Paracritical Hinge: essays, talks, notes, interviews
University of Wisconsin Press, 2005 - 382 ページ
Paracritical Hinge is a collection of varied yet interrelated pieces highlighting Nathaniel Mackey’s multifaceted work as writer and critic. It embraces topics ranging from Walt Whitman’s interest in phrenology to the marginalization of African American experiential writing; from Kamau Brathwaite’s "calibanistic" language practices to García Lorca’s flamenco aesthetic of duende and its continuing repercussions; from H.D.’s desert measure and coastal way of knowing to the altered spatial disposition of Miles Davis’s trumpet sound; from Robert Duncan’s Vietnam War poetry to the emancipatory potential of collaborative practices; from serial poetics to diasporic syncretism; from the lyric poem’s present-day predicaments to gnosticism. Offering illuminating commentary on these and other artists including Amiri Baraka, Mississippi Fred McDowell, Wilson Harris, Jack Spicer, John Coltrane, Jay Wright, and Bob Kaufman, Paracritical Hinge also sheds light on Mackey’s own work as a poet, fiction writer, and editor.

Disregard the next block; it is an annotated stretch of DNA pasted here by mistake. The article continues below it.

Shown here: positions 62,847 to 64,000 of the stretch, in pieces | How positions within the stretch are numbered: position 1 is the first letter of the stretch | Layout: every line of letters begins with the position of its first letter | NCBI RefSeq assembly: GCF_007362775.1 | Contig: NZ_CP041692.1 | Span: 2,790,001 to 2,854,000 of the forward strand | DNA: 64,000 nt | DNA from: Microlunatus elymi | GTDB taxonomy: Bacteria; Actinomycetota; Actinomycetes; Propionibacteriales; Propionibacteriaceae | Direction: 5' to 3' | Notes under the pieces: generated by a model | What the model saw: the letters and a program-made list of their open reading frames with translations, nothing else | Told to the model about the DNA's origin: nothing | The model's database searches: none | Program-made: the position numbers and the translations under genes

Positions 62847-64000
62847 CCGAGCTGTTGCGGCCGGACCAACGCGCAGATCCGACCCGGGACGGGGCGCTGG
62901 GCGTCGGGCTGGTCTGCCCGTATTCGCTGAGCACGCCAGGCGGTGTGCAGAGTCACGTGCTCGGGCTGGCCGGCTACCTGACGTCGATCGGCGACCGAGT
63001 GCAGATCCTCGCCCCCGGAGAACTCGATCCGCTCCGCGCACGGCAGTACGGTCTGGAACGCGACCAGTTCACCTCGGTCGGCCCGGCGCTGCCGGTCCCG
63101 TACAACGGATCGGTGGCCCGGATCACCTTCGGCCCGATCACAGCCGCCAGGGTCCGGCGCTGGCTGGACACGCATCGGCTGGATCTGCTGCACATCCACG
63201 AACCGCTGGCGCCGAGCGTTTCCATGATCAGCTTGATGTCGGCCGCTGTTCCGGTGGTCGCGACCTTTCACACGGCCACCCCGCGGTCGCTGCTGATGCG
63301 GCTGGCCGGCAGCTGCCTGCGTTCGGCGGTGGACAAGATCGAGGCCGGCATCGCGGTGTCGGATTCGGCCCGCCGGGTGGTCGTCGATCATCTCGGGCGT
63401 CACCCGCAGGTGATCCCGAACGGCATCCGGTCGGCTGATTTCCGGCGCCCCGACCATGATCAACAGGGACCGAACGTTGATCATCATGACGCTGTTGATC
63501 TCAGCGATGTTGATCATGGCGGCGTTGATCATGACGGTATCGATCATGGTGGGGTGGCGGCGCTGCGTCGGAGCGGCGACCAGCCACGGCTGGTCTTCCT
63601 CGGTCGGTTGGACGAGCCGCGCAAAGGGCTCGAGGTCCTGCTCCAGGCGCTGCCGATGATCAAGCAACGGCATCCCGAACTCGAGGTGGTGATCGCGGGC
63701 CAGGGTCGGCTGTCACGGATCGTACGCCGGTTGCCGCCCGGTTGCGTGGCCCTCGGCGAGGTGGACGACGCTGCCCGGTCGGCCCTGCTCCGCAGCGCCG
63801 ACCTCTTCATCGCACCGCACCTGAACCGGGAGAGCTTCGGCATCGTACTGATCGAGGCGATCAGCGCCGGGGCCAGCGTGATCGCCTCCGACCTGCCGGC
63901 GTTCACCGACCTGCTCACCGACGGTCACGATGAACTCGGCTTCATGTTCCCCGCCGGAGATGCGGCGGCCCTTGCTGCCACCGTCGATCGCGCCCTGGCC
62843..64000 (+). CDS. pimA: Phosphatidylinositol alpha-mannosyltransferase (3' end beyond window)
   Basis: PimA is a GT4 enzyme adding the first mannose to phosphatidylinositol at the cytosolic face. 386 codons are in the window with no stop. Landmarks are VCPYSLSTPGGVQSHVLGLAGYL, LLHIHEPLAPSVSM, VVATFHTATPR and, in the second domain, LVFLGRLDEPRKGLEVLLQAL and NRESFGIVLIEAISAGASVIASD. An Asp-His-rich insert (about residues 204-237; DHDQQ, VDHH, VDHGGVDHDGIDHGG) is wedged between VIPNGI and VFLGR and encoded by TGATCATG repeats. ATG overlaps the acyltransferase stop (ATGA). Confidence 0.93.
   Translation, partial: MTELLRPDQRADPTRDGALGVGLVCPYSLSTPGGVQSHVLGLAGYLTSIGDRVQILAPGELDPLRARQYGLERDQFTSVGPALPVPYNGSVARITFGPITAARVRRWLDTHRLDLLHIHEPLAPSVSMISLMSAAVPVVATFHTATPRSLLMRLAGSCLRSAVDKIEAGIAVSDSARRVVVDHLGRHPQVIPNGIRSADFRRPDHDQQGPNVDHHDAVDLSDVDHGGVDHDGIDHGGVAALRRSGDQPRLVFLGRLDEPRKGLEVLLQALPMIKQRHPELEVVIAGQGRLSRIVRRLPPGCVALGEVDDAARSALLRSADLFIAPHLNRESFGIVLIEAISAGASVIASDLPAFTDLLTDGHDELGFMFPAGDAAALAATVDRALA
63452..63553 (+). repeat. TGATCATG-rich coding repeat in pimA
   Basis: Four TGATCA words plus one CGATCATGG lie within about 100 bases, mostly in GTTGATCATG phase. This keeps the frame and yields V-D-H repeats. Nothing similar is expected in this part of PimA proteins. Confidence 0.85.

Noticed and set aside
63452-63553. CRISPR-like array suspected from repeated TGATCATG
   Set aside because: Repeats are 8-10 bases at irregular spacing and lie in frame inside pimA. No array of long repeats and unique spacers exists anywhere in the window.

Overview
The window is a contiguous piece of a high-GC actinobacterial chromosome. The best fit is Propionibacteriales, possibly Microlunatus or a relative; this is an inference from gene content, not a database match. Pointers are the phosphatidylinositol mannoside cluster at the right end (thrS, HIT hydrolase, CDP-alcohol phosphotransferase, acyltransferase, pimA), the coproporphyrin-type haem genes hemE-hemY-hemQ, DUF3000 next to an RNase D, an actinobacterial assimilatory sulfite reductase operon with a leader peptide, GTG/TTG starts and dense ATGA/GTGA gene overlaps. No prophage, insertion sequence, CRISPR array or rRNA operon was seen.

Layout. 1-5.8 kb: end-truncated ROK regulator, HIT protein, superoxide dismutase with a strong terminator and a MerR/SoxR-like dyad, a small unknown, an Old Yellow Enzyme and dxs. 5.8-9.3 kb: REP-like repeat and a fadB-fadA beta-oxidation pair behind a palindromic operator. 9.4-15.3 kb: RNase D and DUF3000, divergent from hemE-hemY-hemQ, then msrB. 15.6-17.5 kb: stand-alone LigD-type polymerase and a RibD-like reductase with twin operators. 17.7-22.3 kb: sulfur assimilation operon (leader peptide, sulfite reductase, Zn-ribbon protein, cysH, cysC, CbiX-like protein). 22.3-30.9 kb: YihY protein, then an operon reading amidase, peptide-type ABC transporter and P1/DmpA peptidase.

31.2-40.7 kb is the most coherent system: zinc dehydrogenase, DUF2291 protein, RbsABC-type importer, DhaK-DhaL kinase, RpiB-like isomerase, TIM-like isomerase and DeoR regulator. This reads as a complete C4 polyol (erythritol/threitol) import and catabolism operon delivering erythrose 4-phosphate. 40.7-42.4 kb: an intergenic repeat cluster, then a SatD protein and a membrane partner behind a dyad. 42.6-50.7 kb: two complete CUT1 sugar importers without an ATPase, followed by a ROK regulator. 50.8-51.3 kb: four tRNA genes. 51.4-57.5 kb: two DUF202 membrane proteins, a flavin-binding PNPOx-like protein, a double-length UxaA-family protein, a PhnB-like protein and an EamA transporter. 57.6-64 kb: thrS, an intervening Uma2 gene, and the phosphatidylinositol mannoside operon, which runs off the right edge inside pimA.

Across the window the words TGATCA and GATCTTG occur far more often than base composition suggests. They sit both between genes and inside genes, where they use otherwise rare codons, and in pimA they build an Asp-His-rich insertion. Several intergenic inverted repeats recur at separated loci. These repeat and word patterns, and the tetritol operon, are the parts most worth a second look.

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African American album Amiri Baraka Andoumboulou Angel of Dust artist assertion balloons Bedouin Hornbook Blue Brathwaite Brathwaite's Broken Bottle called Cante Moro Cecil Taylor Charles Olson comes cultural Discrepant Engagement Dogon dream duende early Edward Kamau Brathwaite Eroding Witness essay fact feeling fiction figure flamenco funkhouser Gassire Gassire's lute gnostic goes H.D. Book Hambone hear Hereafter cited parenthetically human idea inspiration jazz John Coltrane kind language Leaves of Grass letters lines Lorca meaning Miles Davis mind Mother Poem musicians Nathaniel Mackey o'leary Olson phrenology piece play poem's poet poet's poetic poetry political post-expectant prose reference resonance Robert Creeley Robert Duncan School of Udhra sense serial silence singing social Song sound speak suggest Sun Ra talk there's things tion tradition Trilogy voice Wagadu Whatsaid Serif Whitman Wilson Harris words world-poem